Last year the Eric Kripke and Shawn Ryan created NBC show TIMELESS proved to be one of the most exciting and fun hours on television. In it a historian (Abigail Spencer), a soldier (Matt Lanter), and a programmer/pilot of a time machine (Malcolm Barrett) all race back in time to stop a mysterious cabal hell bent on altering history for their own advantage. The show featured a look at forgotten or little known historical figures, offering an enjoyable history lesson each time the team traveled into the past.
At the end of the last season, NBC canceled Timeless, but three days later reversed that decision and ordered another season after a passionate outcry from fans of the show.
The Tracking Board was able to get on the phone with series co-creator and executive producer Eric Kripke to talk about the premiere and what to expect from this season of Timeless.
Warning: SPOILERS FOR THE SEASON TWO PREMIERE BELOW.
Hi Eric, I love Timeless and was bummed out when it was announced NBC canceled it, so I’m pretty excited they brought it back for another season.
You and me both brother.
I’ve got a couple of questions about the premiere. So, this episode was kind of a big deal for Lucy. She thinks Rufus and Wyatt are dead, so to keep her cover up as a member of Rittenhouse, she kills a soldier. It’s a major change for her and she loses some of her innocence. Is this something that’s going to be a constant struggle for Lucy to deal with throughout the season?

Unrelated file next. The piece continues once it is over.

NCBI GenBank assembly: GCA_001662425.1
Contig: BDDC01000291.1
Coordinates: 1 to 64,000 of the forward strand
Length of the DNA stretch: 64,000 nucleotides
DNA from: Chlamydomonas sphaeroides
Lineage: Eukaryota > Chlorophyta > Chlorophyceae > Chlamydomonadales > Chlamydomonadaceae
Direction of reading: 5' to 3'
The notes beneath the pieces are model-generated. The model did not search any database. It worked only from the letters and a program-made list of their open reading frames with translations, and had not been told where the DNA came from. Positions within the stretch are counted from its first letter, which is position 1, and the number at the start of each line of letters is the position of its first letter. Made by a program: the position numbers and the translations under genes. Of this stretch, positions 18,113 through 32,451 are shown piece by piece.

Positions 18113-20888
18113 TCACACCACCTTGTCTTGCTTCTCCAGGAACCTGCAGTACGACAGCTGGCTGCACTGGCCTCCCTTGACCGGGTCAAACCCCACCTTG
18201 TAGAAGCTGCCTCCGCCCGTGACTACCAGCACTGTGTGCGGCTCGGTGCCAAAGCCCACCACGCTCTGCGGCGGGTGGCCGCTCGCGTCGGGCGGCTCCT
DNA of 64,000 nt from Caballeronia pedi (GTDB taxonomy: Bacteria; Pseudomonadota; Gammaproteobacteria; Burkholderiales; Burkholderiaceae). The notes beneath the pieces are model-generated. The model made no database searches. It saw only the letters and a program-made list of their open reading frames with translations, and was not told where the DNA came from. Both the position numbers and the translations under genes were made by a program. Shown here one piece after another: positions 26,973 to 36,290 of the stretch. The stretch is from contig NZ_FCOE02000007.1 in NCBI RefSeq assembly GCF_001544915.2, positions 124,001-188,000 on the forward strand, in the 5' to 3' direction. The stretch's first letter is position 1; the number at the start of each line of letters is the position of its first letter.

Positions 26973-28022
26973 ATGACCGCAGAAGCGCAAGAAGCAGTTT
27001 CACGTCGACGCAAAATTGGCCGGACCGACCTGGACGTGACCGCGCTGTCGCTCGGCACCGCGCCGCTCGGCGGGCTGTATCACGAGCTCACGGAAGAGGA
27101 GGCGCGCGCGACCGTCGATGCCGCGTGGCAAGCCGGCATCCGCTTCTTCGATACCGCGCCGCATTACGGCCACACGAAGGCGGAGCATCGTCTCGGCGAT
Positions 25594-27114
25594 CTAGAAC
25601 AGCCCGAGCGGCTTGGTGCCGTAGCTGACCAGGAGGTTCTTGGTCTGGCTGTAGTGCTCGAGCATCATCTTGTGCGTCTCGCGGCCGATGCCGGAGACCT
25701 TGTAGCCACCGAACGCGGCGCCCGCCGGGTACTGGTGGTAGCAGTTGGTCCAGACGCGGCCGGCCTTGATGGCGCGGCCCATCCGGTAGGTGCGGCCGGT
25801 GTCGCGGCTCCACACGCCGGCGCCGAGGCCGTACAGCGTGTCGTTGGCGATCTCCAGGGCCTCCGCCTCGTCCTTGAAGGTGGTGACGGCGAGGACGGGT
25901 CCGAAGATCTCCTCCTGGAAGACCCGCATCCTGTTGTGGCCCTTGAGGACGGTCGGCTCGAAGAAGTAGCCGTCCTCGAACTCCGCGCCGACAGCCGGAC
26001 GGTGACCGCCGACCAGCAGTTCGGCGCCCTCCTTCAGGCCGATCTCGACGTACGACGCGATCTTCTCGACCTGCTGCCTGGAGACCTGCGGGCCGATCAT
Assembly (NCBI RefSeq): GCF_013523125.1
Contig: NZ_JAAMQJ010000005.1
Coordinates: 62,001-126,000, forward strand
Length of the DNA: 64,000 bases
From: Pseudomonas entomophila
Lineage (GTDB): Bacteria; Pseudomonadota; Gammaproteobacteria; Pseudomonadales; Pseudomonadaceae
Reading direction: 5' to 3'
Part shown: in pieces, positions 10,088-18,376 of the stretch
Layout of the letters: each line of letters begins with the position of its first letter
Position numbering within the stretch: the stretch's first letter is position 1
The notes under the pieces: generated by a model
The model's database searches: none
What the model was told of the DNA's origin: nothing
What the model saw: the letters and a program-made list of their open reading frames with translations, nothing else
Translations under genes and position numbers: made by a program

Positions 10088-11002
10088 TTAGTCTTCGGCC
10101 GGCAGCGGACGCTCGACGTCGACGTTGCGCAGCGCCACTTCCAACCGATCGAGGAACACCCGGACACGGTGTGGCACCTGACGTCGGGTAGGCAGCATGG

Yeah, it does. She really evolves and is becoming less and less of a civilian and more and more of a soldier fighting this insane war, and it leaves its scars on her that she has to deal with. It’s always an interesting question for a lead character like that, can she continue fighting without losing her soul in the process? So that’s something we’ll explore a little bit with Lucy this year.
That was pretty intense, especially in the end when she realizes how much she’s actually lost.
Yeah right, she’s lost her mom, she’s lost her sister, and she’s making these terrible moral choices. The more tough things get for our characters, the more they have to rely on each other, and form a, you know, sort of a family. By relying on each other, they have a shot.
This year we find out Rittenhouse has planted sleeper cells throughout history. It was kind of played with last season when Emma showed up, is this something that just kind of came up this season?
No, in effect Emma was the first. But Rittenhouse never had access to a time machine until now, so she was able to use the machine and place herself, but they hadn’t really been able to go beyond that because they spent all season trying to get a time machine back from Garcia Flynn. At the end of season one, despite our heroes winning, things kind of backfired and now Rittenhouse do have a time machine and the sleeper cell plan for is moving forward full steam ahead.
Once Jiya became the fourth person in a three-person time machine, something happened to her neurologically and now she has blackouts and apocalyptic visions of futures or possible futures, will this play a big role moving forward?